[Dev] Let's revert and move changes introduced by bugs #645 and #677 on Iceweasel

Josh Branning lovell.joshyyy at gmail.com
Wed Nov 4 20:14:06 GMT 2015

You are looking at firefox hello, and thinking "that's free software", 
whereas I am looking at firefox hello, loop-server and tokbox and 
thinking "that's non-free software".

A system can be useless if it's missing a part, and without TokBox, 
firefox hello is nothing. Therefore, I don't feel there is much of an 
argument to be had. Firefox hello is non-free or semi-free software.

TokBox does not grant it's users the four freedoms. And requiring 
someone to set up a loop-server so that you can use firefox hello, would 
get rid of the person who is running that server's freedoms.

Personally, I am glad this has been removed from Iceweasel, it means 
nobody loses their freedom.

On 04/11/15 19:33, Jorge Araya Navarro wrote:
> How does a "nonfree API" can affect my four freedoms if I don't run/execute the stack (OpenTok plus
> whatever) on my machine? what does "nonfree API" means anyway?! It means "something that affect your
> software freedom[1] despite the fact that someone else is running that software for you on other
> machine that isn't yours"?
> (am I making my argument clear at least?)
> [1]: https://www.gnu.org/philosophy/free-sw.html
> El miércoles 04 de noviembre del 2015 a las 1211 horas, Josh Branning escribió:
>> I mean it's proprietary (or semi-free) software as a service; that only
>> works with proprietary software. The loop-server uses a non-free API.
>> On 04/11/15 18:03, Jorge Araya Navarro wrote:
>>> You mean, PaaS. PaaS != SaaSS. I cannot find anything on gnu.org or fsf.org regarding PaaS as
>>> something unacceptably evil in regard to user's four freedoms. One could argue that from the privacy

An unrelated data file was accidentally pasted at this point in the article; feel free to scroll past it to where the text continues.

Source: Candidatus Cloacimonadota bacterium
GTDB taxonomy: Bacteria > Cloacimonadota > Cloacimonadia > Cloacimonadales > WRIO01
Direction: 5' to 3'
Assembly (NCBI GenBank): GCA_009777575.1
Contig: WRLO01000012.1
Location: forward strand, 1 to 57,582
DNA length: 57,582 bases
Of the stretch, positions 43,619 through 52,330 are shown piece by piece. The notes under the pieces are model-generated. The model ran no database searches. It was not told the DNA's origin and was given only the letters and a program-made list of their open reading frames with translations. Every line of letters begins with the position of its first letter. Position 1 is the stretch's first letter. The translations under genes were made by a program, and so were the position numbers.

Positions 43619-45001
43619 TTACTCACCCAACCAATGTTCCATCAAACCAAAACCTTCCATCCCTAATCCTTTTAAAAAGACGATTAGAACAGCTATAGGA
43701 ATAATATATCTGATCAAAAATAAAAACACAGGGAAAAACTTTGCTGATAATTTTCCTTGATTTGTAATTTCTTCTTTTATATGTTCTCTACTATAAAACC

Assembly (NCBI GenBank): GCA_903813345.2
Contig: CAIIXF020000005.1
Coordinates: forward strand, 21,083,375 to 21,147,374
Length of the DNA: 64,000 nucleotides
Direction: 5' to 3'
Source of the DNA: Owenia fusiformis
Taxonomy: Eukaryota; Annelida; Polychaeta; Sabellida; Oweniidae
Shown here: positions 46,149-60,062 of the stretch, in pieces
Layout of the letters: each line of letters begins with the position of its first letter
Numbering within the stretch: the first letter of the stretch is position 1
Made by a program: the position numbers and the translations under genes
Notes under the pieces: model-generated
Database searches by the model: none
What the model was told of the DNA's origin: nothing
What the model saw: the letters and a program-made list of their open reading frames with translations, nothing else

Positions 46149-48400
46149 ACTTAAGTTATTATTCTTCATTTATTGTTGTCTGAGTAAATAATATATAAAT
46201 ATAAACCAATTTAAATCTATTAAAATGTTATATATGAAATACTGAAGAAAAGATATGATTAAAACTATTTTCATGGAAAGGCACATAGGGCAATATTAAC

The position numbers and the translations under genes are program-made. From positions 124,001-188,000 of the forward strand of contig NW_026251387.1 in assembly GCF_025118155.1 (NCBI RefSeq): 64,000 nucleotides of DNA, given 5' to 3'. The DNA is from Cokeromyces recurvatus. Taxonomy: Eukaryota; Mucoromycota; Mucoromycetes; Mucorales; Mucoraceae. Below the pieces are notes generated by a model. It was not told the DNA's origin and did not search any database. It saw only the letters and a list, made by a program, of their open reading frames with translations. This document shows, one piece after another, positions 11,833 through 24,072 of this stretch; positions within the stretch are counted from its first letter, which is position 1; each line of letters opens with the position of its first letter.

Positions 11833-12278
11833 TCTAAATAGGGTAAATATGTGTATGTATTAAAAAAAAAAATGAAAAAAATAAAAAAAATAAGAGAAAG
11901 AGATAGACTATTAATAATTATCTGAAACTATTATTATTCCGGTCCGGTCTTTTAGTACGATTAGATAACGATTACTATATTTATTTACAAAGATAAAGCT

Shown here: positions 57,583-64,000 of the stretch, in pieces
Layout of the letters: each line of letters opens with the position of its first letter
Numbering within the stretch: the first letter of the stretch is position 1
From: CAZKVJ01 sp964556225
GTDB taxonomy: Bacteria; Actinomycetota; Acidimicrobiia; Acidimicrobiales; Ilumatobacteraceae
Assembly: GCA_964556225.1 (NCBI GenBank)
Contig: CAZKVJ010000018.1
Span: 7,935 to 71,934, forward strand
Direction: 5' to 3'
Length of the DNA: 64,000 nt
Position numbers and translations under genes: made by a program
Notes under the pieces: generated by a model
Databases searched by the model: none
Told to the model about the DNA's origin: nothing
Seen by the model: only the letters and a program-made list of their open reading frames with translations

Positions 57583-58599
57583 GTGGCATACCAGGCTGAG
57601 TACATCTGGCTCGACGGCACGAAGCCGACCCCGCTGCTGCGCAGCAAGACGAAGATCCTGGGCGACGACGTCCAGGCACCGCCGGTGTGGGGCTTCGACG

>>> point of view is good enough reasons to have a Nonprism version of Iceweasel with Firefox Hello disabled.
>>> Besides, it seems that everything one have to do is to change the WebRTC backend and adapt loop
>>> server's code and you are done, I bet Mozilla is accepting patches for allowing this.
>>> In any case, I don't think this as a reason to disable Firefox Hello feature, outside of Nonprism.
>>> El martes 03 de noviembre del 2015 a las 1943 horas, Josh Branning escribió:
>>>> On 04/11/15 00:17, Jorge Araya Navarro wrote:
>>>>> This is also for Luke: Firefox's Hello feature works in a client-server architecture fashion (Like
>>>>> the SIP or XMPP protocol, but that doesn't mean that we should ban Linphone or any Jabber client
>>>>> because they relay in a SaaSS services (wat?!)), and I see hard to think that because I cannot
>>>>> "switch" to another provider for Hello it means that I have lost any of my four freedoms.
>>>>> BTW, the code of the backend is here[1], who wants to convince the FSF or the SFC to mount a Loop (Hello) server?
>>>>> [1]: https://github.com/mozilla-services/loop-server
>>>>> El lunes 02 de noviembre del 2015 a las 1538 horas, Josh Branning escribió:
>>>>>> https://www.gnu.org/philosophy/who-does-that-server-really-serve.html
>>>>>> _______________________________________________
>>>>>> Dev mailing list
>>>>>> Dev at lists.parabola.nu
>>>>>> https://lists.parabola.nu/mailman/listinfo/dev
>>>> '  How do I run it?
>>>> '  Be sure to edit the content of config/dev.json. You'll especially
>>>> need to specify your TokBox credentials." [1]
>>>> ' TokBox is a PaaS (Platform as a Service) company that provides hosted
>>>> infrastructure, APIs and tools required to deliver enterprise-grade
>>>> WebRTC capabilities. It does so primarily through its proprietary
>>>> OpenTok video platform for commercial application. [2]
>>>> Therefore, by the looks of things, not only is is SaaS, but it's
>>>> proprietary SaaS.
>>>> [1] https://github.com/mozilla-services/loop-server
>>>> [2] https://en.wikipedia.org/wiki/Tokbox

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